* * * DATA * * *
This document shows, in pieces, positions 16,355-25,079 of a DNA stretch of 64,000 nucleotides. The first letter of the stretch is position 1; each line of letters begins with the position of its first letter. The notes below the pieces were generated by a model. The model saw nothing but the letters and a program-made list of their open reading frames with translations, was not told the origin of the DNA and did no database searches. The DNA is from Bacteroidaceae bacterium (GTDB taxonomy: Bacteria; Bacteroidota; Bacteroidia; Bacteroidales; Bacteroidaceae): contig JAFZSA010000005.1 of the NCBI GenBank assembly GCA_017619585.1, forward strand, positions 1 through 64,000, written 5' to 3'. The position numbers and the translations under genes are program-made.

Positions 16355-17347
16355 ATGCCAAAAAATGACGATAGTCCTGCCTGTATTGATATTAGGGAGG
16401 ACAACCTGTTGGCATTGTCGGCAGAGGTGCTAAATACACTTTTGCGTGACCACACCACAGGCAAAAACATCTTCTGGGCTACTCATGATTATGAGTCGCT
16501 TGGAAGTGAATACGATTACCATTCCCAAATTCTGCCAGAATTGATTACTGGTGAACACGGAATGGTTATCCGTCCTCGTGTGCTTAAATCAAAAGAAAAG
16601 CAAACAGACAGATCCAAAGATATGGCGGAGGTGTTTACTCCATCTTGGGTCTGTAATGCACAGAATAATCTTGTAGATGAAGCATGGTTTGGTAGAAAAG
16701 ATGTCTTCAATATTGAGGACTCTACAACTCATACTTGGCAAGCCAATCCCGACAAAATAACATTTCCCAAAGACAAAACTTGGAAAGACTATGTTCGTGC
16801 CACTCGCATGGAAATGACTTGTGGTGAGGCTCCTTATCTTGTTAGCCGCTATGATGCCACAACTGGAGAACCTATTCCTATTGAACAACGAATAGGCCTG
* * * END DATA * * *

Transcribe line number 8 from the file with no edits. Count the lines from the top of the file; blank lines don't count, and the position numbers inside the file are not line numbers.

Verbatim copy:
16801 CACTCGCATGGAAATGACTTGTGGTGAGGCTCCTTATCTTGTTAGCCGCTATGATGCCACAACTGGAGAACCTATTCCTATTGAACAACGAATAGGCCTG